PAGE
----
Observing and categorising research findings would not be sufficient from Freud’s perspective; one must talk with these women. Herman maintains that such was the rivalry between Freud and Pierre Janet to make the breakthrough discovery that "for a brief decade, men of science listened to women with a devotion and respect unparalleled before or since. Daily meetings with hysterical patients, often lasting for hours, were not uncommon".
Both Freud and Janet reached similar conclusions through talking to these women. Their conclusion of hysteria stated that it was "a condition caused by psychological trauma. Unbearable emotional reactions to traumatic events produced an altered state of consciousness, which in turn induced the hysterical symptoms". Janet called this alteration in consciousness "dissociation", while Breuer and Freud called it "double consciousness". These findings were not well received and threatened the careers of those who continued to espouse them. Thus, they diminished with time.
What does this history have to do with Ireland in the 21st century? Plenty. Once more, due to a wide diversity of vested interests, a public space has opened up which centralises female experience: medical experience, professional life experience, and private life experience, with the boundaries demarcating these areas becoming increasingly porous and interconnected, not least due to social media and excesses in work-life balance. Religious and medical concerns and claims, alongside political, social, cultural and economic factors have inscribed the current debates in recent years with an urgency and fervour that cannot be contained, which may lead to a tipping point – to what kind of changes, one can only hope and dream.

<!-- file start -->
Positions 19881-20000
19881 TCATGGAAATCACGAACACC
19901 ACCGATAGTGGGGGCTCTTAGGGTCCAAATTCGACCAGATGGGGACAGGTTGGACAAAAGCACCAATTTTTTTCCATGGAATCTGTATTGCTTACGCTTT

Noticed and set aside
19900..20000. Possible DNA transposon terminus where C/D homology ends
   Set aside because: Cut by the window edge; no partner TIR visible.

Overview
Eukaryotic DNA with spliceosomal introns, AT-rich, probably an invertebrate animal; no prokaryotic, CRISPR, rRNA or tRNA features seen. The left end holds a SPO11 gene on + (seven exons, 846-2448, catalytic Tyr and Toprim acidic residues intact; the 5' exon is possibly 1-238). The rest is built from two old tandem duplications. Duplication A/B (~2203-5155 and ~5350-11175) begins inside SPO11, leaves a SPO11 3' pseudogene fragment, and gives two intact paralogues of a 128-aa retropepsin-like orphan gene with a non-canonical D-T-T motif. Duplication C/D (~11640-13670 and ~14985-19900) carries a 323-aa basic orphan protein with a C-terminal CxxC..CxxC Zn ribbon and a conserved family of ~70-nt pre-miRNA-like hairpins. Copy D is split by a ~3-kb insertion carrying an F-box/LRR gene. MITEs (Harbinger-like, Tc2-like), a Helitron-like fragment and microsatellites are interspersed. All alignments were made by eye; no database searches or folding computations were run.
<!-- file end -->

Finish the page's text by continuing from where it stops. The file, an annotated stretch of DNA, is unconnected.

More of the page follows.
Will this momentum translate into changes in policy, politics, law, discriminatory practices and general social and cultural value systems?
These fourth wave feminist energies are being harnessed by many individuals and groups nationally and globally. These include #MeToo, allegations of sexual harassment and abuse in the workplace, the pay gap, Repeal the 8th, Women for Election, #WakingTheFeminists, Margaret Atwood literature and dramas and many more. Alongside research from organisations such as Women’s Aid, the National Women’s Council of Ireland, and the Rape Crisis Centre, these campaigns and revelations converge to tell of consistent increases in and the widespread prevalence of violence against women in everyday life. This convergence of voices has sparked a momentum that continues to gather pace and force, led by women, demanding women’s experience is listened to and believed.
But will this momentum translate into measurable changes in policy, politics, the law, systemic institutional structural discriminatory practices and general social and cultural value systems? As the saying goes, when one is accustomed to privilege, equality can feel like oppression.
What will happen to the current research findings and outpourings of personal testimonies regarding women’s experience in 2018 and beyond? Ireland remains a patriarchal society, where institutional and ideological systems and networks are embedded with the rule of male privilege, which are intertwined with current practices of neoliberal capitalist economics. The visibility of token women, often placed strategically as puppets, and generalised lip service regarding equality has not altered this hugely in terms of the function and impact of the law, politics, and economics on the everyday lives of women and men.
Can this current momentum, and indeed solidarity, meet these major economic and cultural hierarchies with equal force to push through major change? Or will the pressure from dominant interests, as so often happens, engender strategies led by fear and pressure to silence this growing collective voice?
The views expressed here are those of the author and do not represent or reflect the views of RTÉ